It was again that I was able to get a sense of my connection to a character based off the synopsis alone.

It was from the synopsis of Oxygen Deprived that I knew Aspen and I were going togged along great, like BFF status. She’s somewhat crazy, I’m somewhat crazy so we have a lot in common. But in all seriousness Aspen was dealt a really crappy hand thanks to her jerk of an ex-boyfriend, butthead of a brother, and selfish parents. The bright side of Aspen’s life happened to come in the form of a neighbor who was both good and compassionate, so Aspen’s life wasn’t looking too bad.

Now that I’ve finished Oxygen Deprived, it sucks that I ended up not liking a character that I really fell hard for from the Code 11-KPD SWAT series, Downy. In Oxygen Deprived, Downy, who happens to be Aspen’s stubborn and butthead of a brother, was one of my least liked characters out of the story (not as much I loathed Sam from the Freebird and The Heroes of the Dixie Wardens MC series). I was more disappointed in how far he had his head shoved up his own butt that he couldn’t see how much Aspen adored and unconditionally loved him. I don’t know what it is about these alpha men that hold grudges and their pain like safety blankets!

Oxygen Deprived was everything I needed it to be and more. I feel like it’s been a long time, until now, that I’ve read a Lani Lynn Vale story from beginning to end and enjoyed every word of it. Excellent story.

About Lani Lynn Vale

Lani Lynn Vale is a USA Today bestselling author of Contemporary and Romantic Suspense and has a love for all things romance. Lani is married to the love of her life that she met in high school. She fell in love with him because he was wearing baseball pants. Ten years later they have three perfectly crazy children and a cat named Demon who likes to wake her up at ungodly times in the night. They live in the greatest state in the world, Texas. You can find Lani in front of her computer writing away in her fictional characters world…that is until her husband and kids demand sustenance in the form of food and drink.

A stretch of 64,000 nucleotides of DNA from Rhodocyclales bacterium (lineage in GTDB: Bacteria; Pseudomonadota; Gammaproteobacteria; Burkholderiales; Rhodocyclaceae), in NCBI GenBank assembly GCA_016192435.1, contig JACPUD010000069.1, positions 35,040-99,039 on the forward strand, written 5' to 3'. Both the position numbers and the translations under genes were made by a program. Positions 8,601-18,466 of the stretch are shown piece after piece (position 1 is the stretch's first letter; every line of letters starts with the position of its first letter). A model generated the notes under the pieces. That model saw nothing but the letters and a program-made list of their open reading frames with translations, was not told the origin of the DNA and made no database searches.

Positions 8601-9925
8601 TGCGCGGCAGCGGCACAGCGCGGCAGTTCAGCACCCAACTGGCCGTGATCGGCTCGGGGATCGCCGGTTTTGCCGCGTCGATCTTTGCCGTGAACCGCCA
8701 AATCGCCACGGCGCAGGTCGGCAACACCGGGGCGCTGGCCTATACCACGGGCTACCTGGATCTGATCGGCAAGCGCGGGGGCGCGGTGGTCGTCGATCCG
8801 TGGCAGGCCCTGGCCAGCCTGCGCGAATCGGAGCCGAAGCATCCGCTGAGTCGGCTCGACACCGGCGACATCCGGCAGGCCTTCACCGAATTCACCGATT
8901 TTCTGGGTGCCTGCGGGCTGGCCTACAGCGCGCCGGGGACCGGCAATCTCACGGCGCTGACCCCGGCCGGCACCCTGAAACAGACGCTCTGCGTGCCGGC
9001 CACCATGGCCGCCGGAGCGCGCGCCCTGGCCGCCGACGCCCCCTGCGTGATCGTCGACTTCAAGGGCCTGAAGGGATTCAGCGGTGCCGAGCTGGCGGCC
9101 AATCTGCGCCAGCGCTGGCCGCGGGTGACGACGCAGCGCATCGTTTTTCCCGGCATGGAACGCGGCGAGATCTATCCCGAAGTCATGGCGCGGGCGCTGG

Witch Slapped by Dakota Cassidy (Quick Review)

I received this book for free from the Publisher in exchange for an honest review. This does not affect my opinion of the book or the content of my review.

Witch Slapped by Dakota Cassidy (Quick Review)Witch Slapped by Dakota Cassidy
on June 13, 2016
Source: Publisher
four-stars

"Oh, good. Not a problem. I'll invoke the Gods of Pilates. I'm sure they'd be happy to help. Hang on just one sec while I dial them up. Oh, wait. I can't. Know why I can't? Because my hands are tied behind my back with zip ties, Win!"

A rib-tickling cozy mystery complete with an ex-witch, a dead British spy, a cotton ball bat and a cast of suspects that will keep you guessing right up to the end! Witch Slapped from USA Today bestselling author Dakota Cassidy is book one in her new cozy mystery series Witchless In Seattle. Join the hunt for a murderer with Stevie, Winterbottom, and Belfry in a race against time as the local police prepare an eight by ten cell for our intrepid ex-witch.

What's a girl to do when she's a broke, shunned ex-witch with a very tiny, very hungry bat familiar named Belfry to feed?

Hello. My name is Stevie Cartwright, and I've been witchless for thirty days.

If only there was a support group for down-on-their-luck ex-witches who've had their powers slapped right out of them (literally). Just as I was licking my wounds after returning to my hometown of Ebenezer Falls, WA, and navigating my suddenly non-magical existence with the help of my familiar, the only friend I have left in the world--things got sticky.